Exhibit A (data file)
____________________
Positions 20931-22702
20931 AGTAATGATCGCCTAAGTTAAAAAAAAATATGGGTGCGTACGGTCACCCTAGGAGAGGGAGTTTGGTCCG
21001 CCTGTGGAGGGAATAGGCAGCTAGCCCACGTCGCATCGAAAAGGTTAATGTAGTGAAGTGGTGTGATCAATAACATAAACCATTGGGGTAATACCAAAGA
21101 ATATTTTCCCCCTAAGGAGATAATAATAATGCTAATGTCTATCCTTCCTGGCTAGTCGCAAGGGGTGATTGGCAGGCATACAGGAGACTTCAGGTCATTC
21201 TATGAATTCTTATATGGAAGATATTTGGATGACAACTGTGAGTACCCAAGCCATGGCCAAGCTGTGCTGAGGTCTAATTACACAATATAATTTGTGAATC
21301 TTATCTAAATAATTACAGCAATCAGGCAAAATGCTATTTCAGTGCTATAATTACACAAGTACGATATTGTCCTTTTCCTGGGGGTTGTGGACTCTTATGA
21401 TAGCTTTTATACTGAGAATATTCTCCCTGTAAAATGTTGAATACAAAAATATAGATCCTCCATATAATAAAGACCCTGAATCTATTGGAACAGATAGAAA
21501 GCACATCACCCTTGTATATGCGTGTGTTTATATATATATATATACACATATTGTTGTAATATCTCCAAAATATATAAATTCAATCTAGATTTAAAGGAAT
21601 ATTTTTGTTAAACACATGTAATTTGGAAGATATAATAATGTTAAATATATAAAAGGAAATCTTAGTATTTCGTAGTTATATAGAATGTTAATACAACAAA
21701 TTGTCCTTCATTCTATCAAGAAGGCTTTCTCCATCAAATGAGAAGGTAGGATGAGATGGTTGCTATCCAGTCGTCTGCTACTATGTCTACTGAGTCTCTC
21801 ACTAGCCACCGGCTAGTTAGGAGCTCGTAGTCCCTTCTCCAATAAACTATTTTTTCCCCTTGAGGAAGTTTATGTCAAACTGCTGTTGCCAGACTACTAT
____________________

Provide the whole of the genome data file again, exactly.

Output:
Positions 20931-22702
20931 AGTAATGATCGCCTAAGTTAAAAAAAAATATGGGTGCGTACGGTCACCCTAGGAGAGGGAGTTTGGTCCG
21001 CCTGTGGAGGGAATAGGCAGCTAGCCCACGTCGCATCGAAAAGGTTAATGTAGTGAAGTGGTGTGATCAATAACATAAACCATTGGGGTAATACCAAAGA
21101 ATATTTTCCCCCTAAGGAGATAATAATAATGCTAATGTCTATCCTTCCTGGCTAGTCGCAAGGGGTGATTGGCAGGCATACAGGAGACTTCAGGTCATTC
21201 TATGAATTCTTATATGGAAGATATTTGGATGACAACTGTGAGTACCCAAGCCATGGCCAAGCTGTGCTGAGGTCTAATTACACAATATAATTTGTGAATC
21301 TTATCTAAATAATTACAGCAATCAGGCAAAATGCTATTTCAGTGCTATAATTACACAAGTACGATATTGTCCTTTTCCTGGGGGTTGTGGACTCTTATGA
21401 TAGCTTTTATACTGAGAATATTCTCCCTGTAAAATGTTGAATACAAAAATATAGATCCTCCATATAATAAAGACCCTGAATCTATTGGAACAGATAGAAA
21501 GCACATCACCCTTGTATATGCGTGTGTTTATATATATATATATACACATATTGTTGTAATATCTCCAAAATATATAAATTCAATCTAGATTTAAAGGAAT
21601 ATTTTTGTTAAACACATGTAATTTGGAAGATATAATAATGTTAAATATATAAAAGGAAATCTTAGTATTTCGTAGTTATATAGAATGTTAATACAACAAA
21701 TTGTCCTTCATTCTATCAAGAAGGCTTTCTCCATCAAATGAGAAGGTAGGATGAGATGGTTGCTATCCAGTCGTCTGCTACTATGTCTACTGAGTCTCTC
21801 ACTAGCCACCGGCTAGTTAGGAGCTCGTAGTCCCTTCTCCAATAAACTATTTTTTCCCCTTGAGGAAGTTTATGTCAAACTGCTGTTGCCAGACTACTAT